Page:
“I long, as does every human being, to be at home wherever I find myself.” — Maya Angelou
I’ve dealt with hesitant reservations regarding the intangible concept of “home” for some time. Home, faith, love — words filled with unseen meaning, yet pregnant with possibility, importance, and longing.
I lived with my parents, then a collegiate apartment with a revolving door of roommates, a house that has never quite felt like my own, another apartment in the same college town four years later, and now — South Korea. However, I’ve never really been able to comfortably refer to any of these places as my home.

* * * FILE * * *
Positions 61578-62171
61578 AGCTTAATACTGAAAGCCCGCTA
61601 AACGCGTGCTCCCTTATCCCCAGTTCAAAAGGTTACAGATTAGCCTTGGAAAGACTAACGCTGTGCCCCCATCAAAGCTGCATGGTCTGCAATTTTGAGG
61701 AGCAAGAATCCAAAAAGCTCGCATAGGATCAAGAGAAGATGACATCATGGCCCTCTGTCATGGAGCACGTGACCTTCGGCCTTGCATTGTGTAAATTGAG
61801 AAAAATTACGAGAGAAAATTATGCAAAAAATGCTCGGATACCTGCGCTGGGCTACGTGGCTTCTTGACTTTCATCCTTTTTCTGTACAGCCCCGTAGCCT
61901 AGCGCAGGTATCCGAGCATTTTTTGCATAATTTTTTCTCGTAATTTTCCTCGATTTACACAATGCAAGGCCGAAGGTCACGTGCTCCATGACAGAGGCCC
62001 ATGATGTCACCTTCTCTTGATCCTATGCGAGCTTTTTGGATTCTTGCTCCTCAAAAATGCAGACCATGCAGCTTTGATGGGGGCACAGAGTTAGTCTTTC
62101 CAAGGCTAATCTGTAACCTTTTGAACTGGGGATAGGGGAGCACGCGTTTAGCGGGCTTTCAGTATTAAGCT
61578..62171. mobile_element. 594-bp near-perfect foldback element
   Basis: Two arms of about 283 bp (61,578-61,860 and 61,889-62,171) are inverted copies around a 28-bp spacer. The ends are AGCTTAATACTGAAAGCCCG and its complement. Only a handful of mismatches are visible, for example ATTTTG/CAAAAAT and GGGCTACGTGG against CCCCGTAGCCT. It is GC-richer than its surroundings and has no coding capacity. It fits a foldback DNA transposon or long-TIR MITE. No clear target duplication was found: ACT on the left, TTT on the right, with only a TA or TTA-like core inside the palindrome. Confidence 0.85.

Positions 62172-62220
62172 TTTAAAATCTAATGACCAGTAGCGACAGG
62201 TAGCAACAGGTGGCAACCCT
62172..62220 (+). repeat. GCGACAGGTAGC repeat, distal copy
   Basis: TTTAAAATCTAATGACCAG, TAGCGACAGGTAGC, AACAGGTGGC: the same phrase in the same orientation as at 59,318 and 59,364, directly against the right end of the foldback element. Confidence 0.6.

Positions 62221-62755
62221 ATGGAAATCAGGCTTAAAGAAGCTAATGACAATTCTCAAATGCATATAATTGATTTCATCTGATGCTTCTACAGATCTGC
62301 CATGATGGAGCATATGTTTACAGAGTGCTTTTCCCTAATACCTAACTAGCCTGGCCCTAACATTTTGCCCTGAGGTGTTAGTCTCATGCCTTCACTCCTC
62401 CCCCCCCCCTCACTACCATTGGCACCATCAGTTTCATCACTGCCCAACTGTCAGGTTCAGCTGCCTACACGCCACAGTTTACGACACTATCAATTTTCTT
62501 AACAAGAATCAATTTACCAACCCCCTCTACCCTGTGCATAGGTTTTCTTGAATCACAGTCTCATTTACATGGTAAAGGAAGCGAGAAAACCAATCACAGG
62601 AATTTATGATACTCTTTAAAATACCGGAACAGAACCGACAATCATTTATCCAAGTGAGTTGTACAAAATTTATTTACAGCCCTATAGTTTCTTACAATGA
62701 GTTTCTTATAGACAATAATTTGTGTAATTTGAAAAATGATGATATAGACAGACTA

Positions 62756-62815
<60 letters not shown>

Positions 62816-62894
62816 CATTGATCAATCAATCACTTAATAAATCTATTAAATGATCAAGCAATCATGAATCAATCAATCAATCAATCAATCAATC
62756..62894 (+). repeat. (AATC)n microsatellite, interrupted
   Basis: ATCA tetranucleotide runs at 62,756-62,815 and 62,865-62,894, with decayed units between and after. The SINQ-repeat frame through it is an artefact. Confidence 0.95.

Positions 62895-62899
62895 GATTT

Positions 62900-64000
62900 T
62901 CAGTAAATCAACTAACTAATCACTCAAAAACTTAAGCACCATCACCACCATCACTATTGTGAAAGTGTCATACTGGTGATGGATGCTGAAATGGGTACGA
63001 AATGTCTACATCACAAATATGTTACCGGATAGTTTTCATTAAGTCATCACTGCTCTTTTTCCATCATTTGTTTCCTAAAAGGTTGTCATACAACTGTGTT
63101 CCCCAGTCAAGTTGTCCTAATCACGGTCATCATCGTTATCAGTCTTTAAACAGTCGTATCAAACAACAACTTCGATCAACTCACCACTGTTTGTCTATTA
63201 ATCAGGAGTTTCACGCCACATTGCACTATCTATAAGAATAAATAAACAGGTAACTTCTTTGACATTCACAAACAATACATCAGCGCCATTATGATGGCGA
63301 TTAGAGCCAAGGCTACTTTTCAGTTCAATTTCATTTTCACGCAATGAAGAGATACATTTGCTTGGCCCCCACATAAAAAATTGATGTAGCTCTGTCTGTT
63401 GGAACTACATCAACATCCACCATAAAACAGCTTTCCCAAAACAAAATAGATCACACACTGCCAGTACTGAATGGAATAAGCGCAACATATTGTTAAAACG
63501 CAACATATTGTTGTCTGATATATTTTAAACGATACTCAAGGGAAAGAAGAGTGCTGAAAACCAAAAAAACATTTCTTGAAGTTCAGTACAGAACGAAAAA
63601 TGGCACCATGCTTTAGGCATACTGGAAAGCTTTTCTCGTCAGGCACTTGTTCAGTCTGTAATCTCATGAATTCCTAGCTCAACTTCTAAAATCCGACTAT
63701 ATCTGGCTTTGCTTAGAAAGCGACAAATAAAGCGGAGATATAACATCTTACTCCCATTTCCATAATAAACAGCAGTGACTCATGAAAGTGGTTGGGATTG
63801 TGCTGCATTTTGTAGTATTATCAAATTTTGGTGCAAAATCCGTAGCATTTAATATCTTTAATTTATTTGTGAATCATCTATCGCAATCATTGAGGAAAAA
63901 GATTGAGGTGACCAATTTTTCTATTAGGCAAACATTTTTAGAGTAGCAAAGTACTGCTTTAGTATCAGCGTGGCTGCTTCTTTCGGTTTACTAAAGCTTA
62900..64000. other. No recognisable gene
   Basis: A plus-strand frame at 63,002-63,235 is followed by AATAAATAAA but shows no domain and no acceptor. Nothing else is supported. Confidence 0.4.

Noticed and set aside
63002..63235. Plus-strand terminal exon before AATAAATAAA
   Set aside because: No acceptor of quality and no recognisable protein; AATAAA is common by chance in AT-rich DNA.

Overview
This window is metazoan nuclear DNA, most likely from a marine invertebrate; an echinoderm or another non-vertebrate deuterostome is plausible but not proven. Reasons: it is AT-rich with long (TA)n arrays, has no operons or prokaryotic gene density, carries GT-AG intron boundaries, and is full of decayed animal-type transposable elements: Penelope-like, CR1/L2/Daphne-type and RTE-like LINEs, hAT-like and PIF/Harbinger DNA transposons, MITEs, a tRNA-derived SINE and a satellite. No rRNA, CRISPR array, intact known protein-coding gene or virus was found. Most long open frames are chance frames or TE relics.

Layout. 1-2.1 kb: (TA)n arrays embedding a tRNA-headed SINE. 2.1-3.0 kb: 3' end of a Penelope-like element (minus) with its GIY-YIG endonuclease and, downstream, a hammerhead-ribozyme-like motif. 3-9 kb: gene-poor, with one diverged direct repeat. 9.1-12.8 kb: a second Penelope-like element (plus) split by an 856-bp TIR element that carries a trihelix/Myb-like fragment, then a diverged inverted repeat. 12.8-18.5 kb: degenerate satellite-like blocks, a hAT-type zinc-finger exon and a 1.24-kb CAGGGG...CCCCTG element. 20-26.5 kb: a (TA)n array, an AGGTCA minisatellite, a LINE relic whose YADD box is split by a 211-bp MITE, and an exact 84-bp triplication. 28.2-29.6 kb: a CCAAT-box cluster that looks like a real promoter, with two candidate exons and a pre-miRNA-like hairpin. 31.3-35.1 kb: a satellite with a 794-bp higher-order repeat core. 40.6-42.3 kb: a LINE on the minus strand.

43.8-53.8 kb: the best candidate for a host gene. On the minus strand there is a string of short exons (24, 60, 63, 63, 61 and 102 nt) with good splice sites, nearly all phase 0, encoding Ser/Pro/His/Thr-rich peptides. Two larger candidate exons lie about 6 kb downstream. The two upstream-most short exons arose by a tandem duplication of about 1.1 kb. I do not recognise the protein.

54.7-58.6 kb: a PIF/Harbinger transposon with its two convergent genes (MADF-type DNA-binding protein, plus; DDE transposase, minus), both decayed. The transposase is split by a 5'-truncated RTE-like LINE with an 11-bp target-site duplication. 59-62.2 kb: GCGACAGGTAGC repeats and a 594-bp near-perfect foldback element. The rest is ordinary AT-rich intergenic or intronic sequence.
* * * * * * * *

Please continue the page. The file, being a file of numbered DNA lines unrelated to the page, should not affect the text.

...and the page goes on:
I no longer have a room to call mine at my parent’s house, my own house is being rented out to a stranger, and apartments are transitory in the most direct way. (Although we are no longer living in a hotel, so that’s a positive.)
But recently, I’ve realized that home isn’t necessarily a place. It’s a state of mind. Since arriving here, I’ve been so free of the burgeoning anxiety that America seems to generate.Perhaps it’s simply the change of scenery; and the fact that Jared and I are discovering new sights, foods, sounds, and adjusting to a new way of living, as well as new jobs. And yet, despite all the differences, I still feel at home — because I am with Jared, because I am happy, because I am endeavoring to be at home anywhere.